Afghan forces backed by US air support battled Taliban fighters for control of the northern city of Kunduz on Tuesday, after the militants seized a provincial capital for the first time since their ouster 14 years ago.
The sudden fall of Kunduz on Monday was a major setback for the government of President Ashraf Ghani, which marked its first year in power on Tuesday, and raised questions over how ready Afghan forces were to tackle the Islamist insurgency alone.
Ghani announced in a televised address that more reinforcements were on their way to regain the city, which he said had fallen partly because government forces had shown restraint to avoid civilian casualties.
“The government is responsible, and cannot and will not bomb its own citizens.”
Supply lines to Kunduz city had been interrupted by fighting in surrounding areas, according to Western and Afghan security officials.
To the south, clashes in Baghlan province closed a main route from the capital Kabul, while one convoy carrying security personnel was ambushed by Taliban insurgents.
Further afield, and independent of the action around Kunduz, fighting broke out in Nangarhar province bordering Pakistan.
At least 30 insurgents claiming loyalty to Islamic State were killed when militants attacked police checkpoints in Achin district, said Nangarhar police spokesman Hazrat Hussain Mashriqiwal. An official said four security personnel also died.
Several small groups have broken away from the Taliban to follow Islamic State, which security experts fear will seek to exploit any divisions in the dominant Afghan militant movement.
Taliban spokesman Zabihullah Mujahid said one reason for the assault on Kunduz was to prove that the group was still united, after the appointment of a new leader in July had angered many key figures.
Earlier in the day, the government said its forces had regained the Kunduz city prison and provincial police headquarters, which were overrun on Monday night, but the Taliban quickly refuted the claim.
More than 100 Taliban fighters were among the 600 prisoners who escaped during the jail attack, National Directorate of Security chief Rahmatullah Nabil told reporters on Tuesday.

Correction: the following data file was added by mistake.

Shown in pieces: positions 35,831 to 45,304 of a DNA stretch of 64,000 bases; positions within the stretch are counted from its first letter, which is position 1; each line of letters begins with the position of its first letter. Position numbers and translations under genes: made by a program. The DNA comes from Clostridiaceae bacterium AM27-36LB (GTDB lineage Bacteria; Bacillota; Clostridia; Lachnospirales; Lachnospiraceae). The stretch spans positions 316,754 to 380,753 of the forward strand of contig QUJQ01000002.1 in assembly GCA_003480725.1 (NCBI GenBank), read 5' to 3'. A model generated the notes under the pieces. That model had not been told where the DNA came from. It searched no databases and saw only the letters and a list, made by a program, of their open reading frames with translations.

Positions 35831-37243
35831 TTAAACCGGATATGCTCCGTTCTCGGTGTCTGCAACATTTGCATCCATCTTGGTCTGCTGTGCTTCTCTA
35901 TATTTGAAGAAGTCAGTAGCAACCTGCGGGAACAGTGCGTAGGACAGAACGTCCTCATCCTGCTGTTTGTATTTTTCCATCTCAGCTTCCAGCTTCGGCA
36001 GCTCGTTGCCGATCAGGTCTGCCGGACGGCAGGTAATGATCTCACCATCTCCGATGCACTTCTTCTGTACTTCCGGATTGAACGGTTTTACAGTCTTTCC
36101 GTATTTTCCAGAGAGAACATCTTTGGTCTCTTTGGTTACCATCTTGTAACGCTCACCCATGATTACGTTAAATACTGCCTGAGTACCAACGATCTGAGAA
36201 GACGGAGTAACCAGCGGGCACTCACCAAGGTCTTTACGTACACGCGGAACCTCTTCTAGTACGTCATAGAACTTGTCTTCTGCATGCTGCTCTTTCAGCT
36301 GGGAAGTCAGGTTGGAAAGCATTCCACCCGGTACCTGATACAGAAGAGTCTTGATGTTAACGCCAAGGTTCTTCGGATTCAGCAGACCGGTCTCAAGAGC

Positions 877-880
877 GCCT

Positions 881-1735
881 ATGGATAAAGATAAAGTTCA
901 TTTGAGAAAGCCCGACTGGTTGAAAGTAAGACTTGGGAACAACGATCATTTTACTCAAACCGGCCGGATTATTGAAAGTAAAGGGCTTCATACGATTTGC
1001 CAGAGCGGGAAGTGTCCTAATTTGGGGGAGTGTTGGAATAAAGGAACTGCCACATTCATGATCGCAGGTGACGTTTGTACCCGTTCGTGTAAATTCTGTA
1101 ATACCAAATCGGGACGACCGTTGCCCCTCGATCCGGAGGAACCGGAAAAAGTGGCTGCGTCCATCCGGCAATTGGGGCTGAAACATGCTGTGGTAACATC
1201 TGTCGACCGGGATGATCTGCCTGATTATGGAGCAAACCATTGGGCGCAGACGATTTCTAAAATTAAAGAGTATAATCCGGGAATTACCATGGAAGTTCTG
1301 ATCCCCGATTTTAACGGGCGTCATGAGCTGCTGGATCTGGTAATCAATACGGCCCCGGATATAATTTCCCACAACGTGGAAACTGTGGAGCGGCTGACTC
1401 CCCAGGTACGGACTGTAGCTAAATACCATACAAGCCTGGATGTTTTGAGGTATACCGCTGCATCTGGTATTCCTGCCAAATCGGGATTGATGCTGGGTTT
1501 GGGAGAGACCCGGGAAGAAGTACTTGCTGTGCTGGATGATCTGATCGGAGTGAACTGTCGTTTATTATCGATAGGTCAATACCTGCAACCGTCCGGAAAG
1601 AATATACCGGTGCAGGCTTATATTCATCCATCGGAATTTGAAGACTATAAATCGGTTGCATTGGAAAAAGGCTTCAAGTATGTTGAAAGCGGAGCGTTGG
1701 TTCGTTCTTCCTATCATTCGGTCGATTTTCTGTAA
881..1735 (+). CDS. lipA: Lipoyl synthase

US military planes struck Taliban positions on the outskirts of the city, a NATO spokesman said. The attack at about 9 a.m. (0400 GMT) marked the first U.S. air strike to defend Kunduz.
Colonel Brian Tribus, a spokesman for the NATO-led coalition, denied reports later in the day that there had been civilian casualties in the air strike.
Police said 83 Taliban were killed in the US action, a claim also denied by the Taliban.
Afghan Defence Minister Mohammad Masoom Stanekzai told reporters that 17 Afghan security personnel had been killed and 18 wounded in the past 24 hours across the country.
Taliban spokesman Zabihullah Mujahid said three militants had died and 11 were wounded, while at least 18 Afghan police had been killed.
At a trauma centre run by Medecins Sans Frontieres in Kunduz, six doctors remained on duty, scrambling to treat 150 patients on Monday night who crammed into offices and corridors.
The hospital was struggling to get medical supplies due to road closures, said Heman Nagarathnam, head of programs in the Kunduz MSF facility.
Residents in Kunduz said the Taliban were patrolling the streets in vehicles they had seized from the army, police and Western aid agencies.
“Since yesterday they gained control of our hospital, central bank and other government buildings,” said Abdul Ahad, a doctor at the 200-bed hospital in the city.
“They have been behaving very well with everyone, especially doctors. They may win people’s hearts if they stay longer.”
A senior commander in the hardline Islamist movement, which imposed strict Islamic law over Afghanistan for five years before it was toppled by US-led military intervention in 2001, said fighters had been ordered to treat locals well.
“Mullah (Akhtar) Mansour directed his commanders in northern Afghanistan to take care of the local community by winning their hearts and minds through good behaviour and self respect instead of bullets,” he said, referring to the Taliban’s new leader.
The commander added that the insurgency would not stop at Kunduz.
“This is the beginning, and our aim is Kabul. You will see how we capture Kabul and hang these puppets there in squares,” he said.
The Taliban has been fighting to remove the Western-backed government in Kabul since it was ousted in 2001.
The insurgency has escalated this year, after NATO withdrew almost all of its combat troops and focused instead on training the fledgling Afghan armed forces.
The audacious attack prompted Germany to signal it was open to delaying the withdrawal of its soldiers from Afghanistan beyond next year.